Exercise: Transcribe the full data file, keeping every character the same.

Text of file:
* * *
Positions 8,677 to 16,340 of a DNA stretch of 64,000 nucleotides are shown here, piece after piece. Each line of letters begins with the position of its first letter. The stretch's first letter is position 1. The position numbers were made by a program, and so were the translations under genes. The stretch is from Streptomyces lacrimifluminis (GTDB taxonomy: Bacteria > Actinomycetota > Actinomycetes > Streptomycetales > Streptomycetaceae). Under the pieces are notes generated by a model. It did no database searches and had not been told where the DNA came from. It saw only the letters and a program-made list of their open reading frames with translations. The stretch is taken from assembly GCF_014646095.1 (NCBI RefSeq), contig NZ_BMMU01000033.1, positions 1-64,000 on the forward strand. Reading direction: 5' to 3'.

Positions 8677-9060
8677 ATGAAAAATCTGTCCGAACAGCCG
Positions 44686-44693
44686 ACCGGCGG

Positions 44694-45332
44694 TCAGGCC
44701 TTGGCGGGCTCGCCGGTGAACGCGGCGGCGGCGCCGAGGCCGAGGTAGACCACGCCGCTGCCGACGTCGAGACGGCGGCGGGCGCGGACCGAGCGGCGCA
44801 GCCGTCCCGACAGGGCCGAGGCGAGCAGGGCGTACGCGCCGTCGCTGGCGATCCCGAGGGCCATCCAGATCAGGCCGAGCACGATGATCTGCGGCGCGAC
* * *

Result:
Positions 8,677 to 16,340 of a DNA stretch of 64,000 nucleotides are shown here, piece after piece. Each line of letters begins with the position of its first letter. The stretch's first letter is position 1. The position numbers were made by a program, and so were the translations under genes. The stretch is from Streptomyces lacrimifluminis (GTDB taxonomy: Bacteria > Actinomycetota > Actinomycetes > Streptomycetales > Streptomycetaceae). Under the pieces are notes generated by a model. It did no database searches and had not been told where the DNA came from. It saw only the letters and a program-made list of their open reading frames with translations. The stretch is taken from assembly GCF_014646095.1 (NCBI RefSeq), contig NZ_BMMU01000033.1, positions 1-64,000 on the forward strand. Reading direction: 5' to 3'.

Positions 8677-9060
8677 ATGAAAAATCTGTCCGAACAGCCG
Positions 44686-44693
44686 ACCGGCGG

Positions 44694-45332
44694 TCAGGCC
44701 TTGGCGGGCTCGCCGGTGAACGCGGCGGCGGCGCCGAGGCCGAGGTAGACCACGCCGCTGCCGACGTCGAGACGGCGGCGGGCGCGGACCGAGCGGCGCA
44801 GCCGTCCCGACAGGGCCGAGGCGAGCAGGGCGTACGCGCCGTCGCTGGCGATCCCGAGGGCCATCCAGATCAGGCCGAGCACGATGATCTGCGGCGCGAC